Winner of the 6th Annual Writer

Please write a quick bio of yourself, including (but not limited to) your age, occupation, home town, and where your work has been published and what awards you’ve won.

I’m twenty-one years old, and currently a student at Simmons College in Boston. I’m originally from Stow, Massachusetts.

When not voraciously consuming every book I can get my hands on, I can be found lurking the galleries of local art museums or plugged into my iPod, listening to loud music.

What do you think are the biggest benefits and challenges of writing thrillers?

Thrillers are a joy to write because they capture the most basic element of storytelling: a hero pitted against a villain or a circumstance he or she must overcome. I believe the fear and tension appeals to people on a very human level. Another benefit of writing thrillers is how versatile they are. A lot can be done with the genre, which makes it very fun to explore.

I think the biggest challenge in writing thrillers is knowing exactly how much tension is enough, and when it’s too much. It’s a hard line to toe, but really rewarding when you get it right. Also, creating a protagonist who is both equal to the challenge placed before them yet still essentially human and vulnerable is a particular problem in thrillers. Sometimes it’s difficult to keep characters in larger than life circumstances believable.

Describe your writing process for this story. (How long did it take you to write it? Where did you get the idea? Etc.)

I actually physically wrote The Alligator Tank down in the space of a weekend, but when I finally put it to paper, it was fully formed.

This past summer a friend and I went to this obscure little zoo out in the middle of the woods. We were given a tour, including a visit to the reptile room. Most of those creatures couldn’t do us more harm than the fuzzier animals we’d cooed at minutes ago, but they inspired distinct feelings of dread. There was something creepy about the alien grace of the animals. I like to think I’m tough: I like snakes, I’m not afraid of spiders, but I was unnerved, anyway.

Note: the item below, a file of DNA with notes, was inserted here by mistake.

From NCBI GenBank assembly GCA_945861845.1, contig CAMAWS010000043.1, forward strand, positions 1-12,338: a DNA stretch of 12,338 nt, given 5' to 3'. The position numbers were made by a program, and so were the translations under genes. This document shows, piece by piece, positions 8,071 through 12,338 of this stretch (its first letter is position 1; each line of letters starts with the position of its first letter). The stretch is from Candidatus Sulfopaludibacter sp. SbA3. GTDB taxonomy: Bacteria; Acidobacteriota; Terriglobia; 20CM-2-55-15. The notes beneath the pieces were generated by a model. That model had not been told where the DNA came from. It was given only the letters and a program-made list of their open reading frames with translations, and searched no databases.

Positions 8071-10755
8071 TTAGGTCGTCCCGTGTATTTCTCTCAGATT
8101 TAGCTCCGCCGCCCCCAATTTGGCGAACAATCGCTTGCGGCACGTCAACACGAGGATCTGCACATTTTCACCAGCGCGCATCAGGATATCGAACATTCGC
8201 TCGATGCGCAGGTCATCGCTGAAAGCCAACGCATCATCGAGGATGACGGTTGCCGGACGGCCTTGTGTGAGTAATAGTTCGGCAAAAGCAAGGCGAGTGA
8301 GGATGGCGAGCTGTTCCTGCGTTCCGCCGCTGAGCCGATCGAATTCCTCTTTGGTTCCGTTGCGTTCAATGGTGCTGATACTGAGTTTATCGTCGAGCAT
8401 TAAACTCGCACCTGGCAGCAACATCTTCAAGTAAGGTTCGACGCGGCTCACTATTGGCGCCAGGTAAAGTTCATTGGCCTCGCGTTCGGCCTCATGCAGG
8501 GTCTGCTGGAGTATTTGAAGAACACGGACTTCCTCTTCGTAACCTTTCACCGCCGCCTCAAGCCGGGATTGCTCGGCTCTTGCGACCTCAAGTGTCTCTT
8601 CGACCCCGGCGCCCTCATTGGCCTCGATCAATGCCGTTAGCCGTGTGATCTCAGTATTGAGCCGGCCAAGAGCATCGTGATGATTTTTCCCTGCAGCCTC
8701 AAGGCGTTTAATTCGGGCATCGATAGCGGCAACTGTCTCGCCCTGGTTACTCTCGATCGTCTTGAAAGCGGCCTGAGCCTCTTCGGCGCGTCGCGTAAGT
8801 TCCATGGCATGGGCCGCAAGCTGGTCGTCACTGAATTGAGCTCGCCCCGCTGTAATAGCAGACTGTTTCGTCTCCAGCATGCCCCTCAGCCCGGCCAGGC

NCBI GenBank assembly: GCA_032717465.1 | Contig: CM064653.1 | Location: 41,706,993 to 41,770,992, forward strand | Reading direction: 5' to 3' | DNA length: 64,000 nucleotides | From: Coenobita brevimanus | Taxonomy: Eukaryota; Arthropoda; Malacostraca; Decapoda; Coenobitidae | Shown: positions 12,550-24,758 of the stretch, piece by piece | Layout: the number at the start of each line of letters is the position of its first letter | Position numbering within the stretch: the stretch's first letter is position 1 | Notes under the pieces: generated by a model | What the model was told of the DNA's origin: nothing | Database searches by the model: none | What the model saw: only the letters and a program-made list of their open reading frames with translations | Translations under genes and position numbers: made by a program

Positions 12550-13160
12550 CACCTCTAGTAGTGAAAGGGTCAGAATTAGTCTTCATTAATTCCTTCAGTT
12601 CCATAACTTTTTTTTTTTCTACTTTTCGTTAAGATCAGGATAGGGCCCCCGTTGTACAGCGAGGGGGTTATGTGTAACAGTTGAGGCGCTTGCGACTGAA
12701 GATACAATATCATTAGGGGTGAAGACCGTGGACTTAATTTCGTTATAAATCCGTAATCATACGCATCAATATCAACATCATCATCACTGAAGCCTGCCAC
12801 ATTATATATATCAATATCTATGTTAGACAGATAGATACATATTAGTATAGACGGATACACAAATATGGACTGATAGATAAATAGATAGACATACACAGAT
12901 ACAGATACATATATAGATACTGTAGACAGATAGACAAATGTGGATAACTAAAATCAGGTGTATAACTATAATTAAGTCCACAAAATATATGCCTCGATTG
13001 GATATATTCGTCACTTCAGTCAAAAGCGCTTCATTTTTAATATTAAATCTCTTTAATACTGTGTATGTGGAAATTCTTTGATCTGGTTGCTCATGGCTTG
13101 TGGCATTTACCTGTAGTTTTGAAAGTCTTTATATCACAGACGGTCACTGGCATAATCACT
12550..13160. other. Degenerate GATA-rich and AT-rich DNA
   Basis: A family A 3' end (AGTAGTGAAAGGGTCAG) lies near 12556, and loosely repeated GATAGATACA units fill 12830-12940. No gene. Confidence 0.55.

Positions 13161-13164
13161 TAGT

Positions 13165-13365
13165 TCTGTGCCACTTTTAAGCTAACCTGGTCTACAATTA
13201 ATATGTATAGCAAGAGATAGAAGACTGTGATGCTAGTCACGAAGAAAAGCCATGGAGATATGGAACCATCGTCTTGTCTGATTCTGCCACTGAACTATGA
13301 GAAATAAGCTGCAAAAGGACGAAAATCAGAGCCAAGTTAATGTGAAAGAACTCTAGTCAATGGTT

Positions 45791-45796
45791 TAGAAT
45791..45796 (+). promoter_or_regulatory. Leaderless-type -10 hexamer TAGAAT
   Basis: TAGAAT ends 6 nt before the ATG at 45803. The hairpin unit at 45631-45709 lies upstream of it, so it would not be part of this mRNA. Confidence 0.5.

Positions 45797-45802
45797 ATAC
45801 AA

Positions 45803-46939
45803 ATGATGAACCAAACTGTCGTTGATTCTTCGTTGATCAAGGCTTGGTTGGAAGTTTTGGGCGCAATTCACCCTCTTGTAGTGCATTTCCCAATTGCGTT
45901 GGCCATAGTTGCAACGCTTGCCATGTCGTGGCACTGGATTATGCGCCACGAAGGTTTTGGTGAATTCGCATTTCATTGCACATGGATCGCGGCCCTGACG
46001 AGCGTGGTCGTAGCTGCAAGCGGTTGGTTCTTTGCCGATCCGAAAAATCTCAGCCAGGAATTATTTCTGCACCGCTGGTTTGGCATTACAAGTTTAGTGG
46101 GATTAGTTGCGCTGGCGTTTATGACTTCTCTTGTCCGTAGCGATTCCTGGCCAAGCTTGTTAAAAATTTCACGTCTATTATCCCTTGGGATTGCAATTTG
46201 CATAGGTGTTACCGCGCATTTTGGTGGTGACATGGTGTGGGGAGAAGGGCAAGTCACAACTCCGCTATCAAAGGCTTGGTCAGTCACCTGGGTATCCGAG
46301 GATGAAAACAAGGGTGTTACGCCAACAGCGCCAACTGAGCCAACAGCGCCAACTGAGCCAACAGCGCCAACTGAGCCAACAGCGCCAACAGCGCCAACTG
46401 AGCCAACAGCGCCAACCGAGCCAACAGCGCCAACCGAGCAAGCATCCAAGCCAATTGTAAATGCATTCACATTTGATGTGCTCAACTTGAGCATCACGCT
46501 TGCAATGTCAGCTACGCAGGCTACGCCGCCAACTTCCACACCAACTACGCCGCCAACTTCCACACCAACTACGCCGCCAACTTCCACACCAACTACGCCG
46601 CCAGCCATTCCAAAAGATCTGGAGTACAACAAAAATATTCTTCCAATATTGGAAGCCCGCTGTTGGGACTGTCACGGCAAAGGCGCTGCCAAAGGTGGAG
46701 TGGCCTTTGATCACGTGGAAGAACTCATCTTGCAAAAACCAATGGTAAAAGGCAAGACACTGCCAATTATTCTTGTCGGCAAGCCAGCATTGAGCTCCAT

After that, I think the idea sat at the back of my head, just cooking. Why do we find some animals so innately disturbing? What would that fear look like put into a different, more accessible danger: the kind we can’t control with cages and anti-venom?

I took those feelings of dread, and created Jack, the reptilian husband with a zoo that has distinct resemblance to the one I visited over the summer. Once I had my villain, The Alligator Tank was born.

Write a one-sentence summary of your story, designed to hook reader and draw them in.

Jack and Kathy are about to celebrate their two month anniversary, but all Kathy can think about is the car keys sunk to the bottom of the alligator tank in the basement, and a way out of her reptilian husband’s clutches.

How long have you been writing? How did you start? Do you write full time?

I’ve been coming up with stories since before I could actually write. When I was little I would dictate stories to my mom, and then illustrate them. Later, starting in the first grade, I made some childish attempts at writing poetry.

I began to think about writing seriously in the seventh grade. I had read just about every book in the young adult section and was feeling unsatisfied with other people’s adventures: I wanted to make up my own. I fell in love with writing immediately, and have been writing in my free time ever since.

Who has inspired you as a writer?

When I was first learning to read I was given a children’s collection of Emily Dickenson. Her poetry was the first taste I got of the power of language, the way that words could be strung together to create something beautiful. Later, I was introduced to Joseph Campbell and the Hero’s Journey. Learning about mythology was hugely inspiring.

Which genres do you write in? Are thrillers (short or long) your primary genre?

I feel most comfortable writing suspense, especially with psychological or paranormal elements.  Also, being twenty-one, and still more or less enmeshed in my retreating adolescence, I still tend to write stories that feature young protagonists.

Describe your typical writing routine.

I’m a full time student, so I have to fit writing in alongside classes and studying. I try to make writing a priority, so it usually occupies my evenings in lieu of, say, watching American Idol. I consider it a good day if I can write for at least two hours. On the weekends, when I have free time, I write for four hours or more.